Tuesday, May 29, 2007



If you wanna be happy for the rest of your life
Never make a pretty woman your wife
So from my personal point of view
Get an ugly girl to marry you

-- Jimmy Soul, "If You Wanna Be Happy" (1963)

You can't have your cake and eat it too.

-- old proverb

The NHL should be on ESPN, with maybe a few winter games and some of the Finals moved to ABC... naturally hockey highlights would be prominent on SportsCenter through the whole season... let's have the Disney Corp. use their mighty marketing power to vault the NHL back up to the first tier of American sports, while of course ensuring that Canadian fans aren't boned with things like Saturday afternoon games involving Canadian teams... then, once they're hooked, they'll really be ready to finally shell out the big bucks... etc.

-- Typical hockey pundit/blogger

Well, I'd like a pony that poops PS2 games, but I think everyone's out of luck here...

-- Evan Kirchhoff

Everyone likes to pile on the NHL's Ad WizardsTM for their media savvy. We like to be snotty about Versus/OLN/the Bull Riding Channel, and then also be horrified and outraged when NBC cuts off Sens/Sabres after regulation to go to other more lucrative programming.

We -- and when I say we, of course I mean you, although probably not you specifically, unless you are a sports talk guy on The FAN960 -- really need to think hard about this issue and acknowledge that there are trade-offs to be made, and then pick one.

I'm not defending the NHL here; they really haven't settled on a strategy yet either, and there probably is a 3rd (or 4th, or 5th) way to go -- I may do a piece on this over the summer. But at the very least for the time being: if you're embarrassed at the NHL's ongoing contortions to gain a national footprint in the USA, whether in a media context (see Erin Nicks' good piece here) or in a rules-of-the-game context (Mike W says it well here), you really ought to shut the hell up rather than sniff at the US network that is willing to both make the NHL its flagship property and pay good money to do so. That is all.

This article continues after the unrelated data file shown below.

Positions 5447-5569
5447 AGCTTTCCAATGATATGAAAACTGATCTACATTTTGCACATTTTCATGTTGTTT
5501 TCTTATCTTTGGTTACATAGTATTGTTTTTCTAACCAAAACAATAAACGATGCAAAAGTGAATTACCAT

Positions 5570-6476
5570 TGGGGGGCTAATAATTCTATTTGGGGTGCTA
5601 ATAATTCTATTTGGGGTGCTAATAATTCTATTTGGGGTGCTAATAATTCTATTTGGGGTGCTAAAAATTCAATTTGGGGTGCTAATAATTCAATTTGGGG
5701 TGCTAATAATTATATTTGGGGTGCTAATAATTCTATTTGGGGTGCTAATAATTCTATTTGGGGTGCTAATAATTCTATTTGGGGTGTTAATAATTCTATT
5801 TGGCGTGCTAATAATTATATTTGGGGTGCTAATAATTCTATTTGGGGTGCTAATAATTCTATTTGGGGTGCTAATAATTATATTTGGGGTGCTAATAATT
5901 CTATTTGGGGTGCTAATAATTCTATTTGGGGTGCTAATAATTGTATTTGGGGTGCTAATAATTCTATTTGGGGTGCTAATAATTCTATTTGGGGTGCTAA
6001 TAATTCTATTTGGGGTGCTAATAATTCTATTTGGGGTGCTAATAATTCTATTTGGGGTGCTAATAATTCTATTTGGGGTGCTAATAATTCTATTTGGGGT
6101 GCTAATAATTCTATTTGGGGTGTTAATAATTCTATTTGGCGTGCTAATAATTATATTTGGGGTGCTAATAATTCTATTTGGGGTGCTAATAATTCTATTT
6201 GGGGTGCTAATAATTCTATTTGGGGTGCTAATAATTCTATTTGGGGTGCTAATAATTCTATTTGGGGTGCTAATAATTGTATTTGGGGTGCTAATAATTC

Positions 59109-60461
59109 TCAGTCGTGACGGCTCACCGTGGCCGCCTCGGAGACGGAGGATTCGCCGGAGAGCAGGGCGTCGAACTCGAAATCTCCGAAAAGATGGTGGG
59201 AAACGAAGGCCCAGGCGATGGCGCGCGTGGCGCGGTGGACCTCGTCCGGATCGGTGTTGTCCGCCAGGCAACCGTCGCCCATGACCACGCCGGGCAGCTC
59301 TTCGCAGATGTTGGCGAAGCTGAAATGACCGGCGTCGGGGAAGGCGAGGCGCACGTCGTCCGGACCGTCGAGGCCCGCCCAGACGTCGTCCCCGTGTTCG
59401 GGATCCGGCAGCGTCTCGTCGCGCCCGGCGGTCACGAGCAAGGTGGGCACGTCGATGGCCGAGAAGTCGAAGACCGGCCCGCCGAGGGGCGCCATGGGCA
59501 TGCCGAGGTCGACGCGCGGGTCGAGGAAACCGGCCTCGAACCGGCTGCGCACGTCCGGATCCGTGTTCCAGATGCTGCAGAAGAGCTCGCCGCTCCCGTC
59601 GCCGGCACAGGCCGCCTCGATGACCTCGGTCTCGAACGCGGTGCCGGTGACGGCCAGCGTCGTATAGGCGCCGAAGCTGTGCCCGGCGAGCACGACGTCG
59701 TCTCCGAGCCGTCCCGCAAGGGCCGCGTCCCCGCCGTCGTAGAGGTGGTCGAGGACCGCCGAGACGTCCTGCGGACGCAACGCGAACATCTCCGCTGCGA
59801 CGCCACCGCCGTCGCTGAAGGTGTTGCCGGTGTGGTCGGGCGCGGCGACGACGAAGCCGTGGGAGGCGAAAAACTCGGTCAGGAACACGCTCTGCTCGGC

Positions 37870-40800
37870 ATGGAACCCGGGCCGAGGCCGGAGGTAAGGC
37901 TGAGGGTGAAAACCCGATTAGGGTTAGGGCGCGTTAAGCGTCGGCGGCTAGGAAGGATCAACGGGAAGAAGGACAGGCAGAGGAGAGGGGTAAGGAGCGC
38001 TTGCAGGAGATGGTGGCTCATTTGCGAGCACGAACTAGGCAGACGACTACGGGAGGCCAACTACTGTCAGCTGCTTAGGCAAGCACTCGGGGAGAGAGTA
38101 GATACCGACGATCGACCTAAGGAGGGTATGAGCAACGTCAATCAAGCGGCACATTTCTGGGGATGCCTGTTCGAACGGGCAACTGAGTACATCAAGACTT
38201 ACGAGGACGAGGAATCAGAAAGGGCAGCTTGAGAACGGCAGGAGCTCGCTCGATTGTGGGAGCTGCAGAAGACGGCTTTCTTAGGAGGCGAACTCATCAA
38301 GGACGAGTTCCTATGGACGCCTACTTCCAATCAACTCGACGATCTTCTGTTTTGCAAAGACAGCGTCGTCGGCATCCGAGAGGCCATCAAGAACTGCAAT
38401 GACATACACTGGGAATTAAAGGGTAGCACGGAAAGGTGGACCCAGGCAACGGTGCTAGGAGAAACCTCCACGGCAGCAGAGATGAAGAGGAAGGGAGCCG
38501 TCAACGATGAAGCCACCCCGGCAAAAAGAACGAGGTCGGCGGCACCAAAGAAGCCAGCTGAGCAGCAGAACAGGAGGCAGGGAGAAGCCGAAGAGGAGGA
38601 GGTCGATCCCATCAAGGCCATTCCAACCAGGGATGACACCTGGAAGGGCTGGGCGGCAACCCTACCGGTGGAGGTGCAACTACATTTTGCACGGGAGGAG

[Postscript: er, almost all! Ironically, pace Jimmy Soul, marriage is the one area where you really can have your cake and eat it too, and find someone both lovely and devoted. Hi Dear!]

Thursday, May 24, 2007


Visual aids can be so helpful!

The Al-Jaffee-influenced cartoonist Peter Bagge has a wonderful piece in Reason magazine, titled, "Let's All Give Money To The Rich Man: Billionaire Sports Team Owners And Their Corporate Welfare Scam", complete with copious and appropriate use of scare quotes.

Whole thing here.


Tuesday, May 22, 2007




Wednesday, May 16, 2007


Caught in the Cookie Jar

I don't want to get in the way of Matt's excellent post below, so I'll keep this short. Here is an extraordinary story from The Village Voice on Rudolph Giuliani's questionable dealings with the New York Yankees during his time as mayor of New York City. I feel that it serves as a warning to those civic officials who might confuse their own predilections with the public good, as well as a reminder to myself that good journalism actually does exist in the world. There's certainly lots in the article to talk about, but I'll leave that for the comments.



Law 010: Principles of Sentencing (for Dilettantes)

"It is not a matter of fairness, it's a matter of correctness," said Stu Jackson, NBA executive vice president, "and this is the right decision at this point of time."

And thus, even though the Spurs' Robert Horry was the only one who actually committed violence, it will be the Phoenix Suns whose roster will be seriously harmed for Game 5, and the Spurs came out ahead.

I certainly won't be the only one looking at NBA and NHL discipline side-by-side today; it's appropriate. My main take is that while justice administered arbitrarily is hardly worthy of its name -- the Colin Campbell Wheel of JusticeTM ain't a term of endearment -- neither is justice administered by formula.

My objection to the Wheel has never been that seemingly similar transgressions have been punished differently, but rather how difficult it is to glean what criteria are used and how they are weighed. If that seems a little fuzzy, read on.

Since criminal law has thousands of years of history on supplementary discipline in pro sports, and about infinity times more scholarship, I think it's instructive to look at theories of criminal punishment if we're trying to voice an intelligent objection to the way the NHL and NBA go about their businesses. From everybody's 2nd-favourite website (behind imdb.com), Wikipedia:
There are five main goals of criminal justice: retribution, deterrence, incapacitation, rehabilitation and restitution. Jurisdictions differ on the value to be placed on each, if any at all.

So let's look at the jurisdiction that is the NHL, shall we?

Incapacitation: setting aside other factors, a serial killer needs to be locked up so that he can't kill more innocent people. There's not really an NHL analogue to this. I know that every so often in Junior B or minor pro leagues, a player is "banned" in part for this reason. However, I know of no NHL precedent where a player was given a long or indefinite suspension expressly for the protection of other players.